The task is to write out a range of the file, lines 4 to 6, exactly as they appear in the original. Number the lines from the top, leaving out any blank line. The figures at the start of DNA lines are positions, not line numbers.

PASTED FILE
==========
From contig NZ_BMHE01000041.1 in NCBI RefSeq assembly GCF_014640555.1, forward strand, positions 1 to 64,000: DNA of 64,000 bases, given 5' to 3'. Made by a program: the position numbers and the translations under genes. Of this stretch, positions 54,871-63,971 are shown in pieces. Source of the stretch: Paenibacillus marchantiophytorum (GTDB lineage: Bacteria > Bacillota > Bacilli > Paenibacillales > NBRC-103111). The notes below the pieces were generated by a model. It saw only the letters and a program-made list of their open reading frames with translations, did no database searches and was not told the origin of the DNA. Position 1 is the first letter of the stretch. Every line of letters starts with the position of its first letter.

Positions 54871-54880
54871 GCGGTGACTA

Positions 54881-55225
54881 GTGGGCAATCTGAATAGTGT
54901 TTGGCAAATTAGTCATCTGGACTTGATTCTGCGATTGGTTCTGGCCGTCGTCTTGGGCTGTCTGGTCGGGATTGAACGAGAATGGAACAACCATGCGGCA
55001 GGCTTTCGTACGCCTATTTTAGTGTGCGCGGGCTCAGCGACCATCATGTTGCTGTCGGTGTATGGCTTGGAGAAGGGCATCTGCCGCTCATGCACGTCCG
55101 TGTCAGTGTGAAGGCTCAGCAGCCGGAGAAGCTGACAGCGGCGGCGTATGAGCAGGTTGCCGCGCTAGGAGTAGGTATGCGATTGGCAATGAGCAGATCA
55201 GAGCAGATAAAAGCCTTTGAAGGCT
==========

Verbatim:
Positions 54881-55225
54881 GTGGGCAATCTGAATAGTGT
54901 TTGGCAAATTAGTCATCTGGACTTGATTCTGCGATTGGTTCTGGCCGTCGTCTTGGGCTGTCTGGTCGGGATTGAACGAGAATGGAACAACCATGCGGCA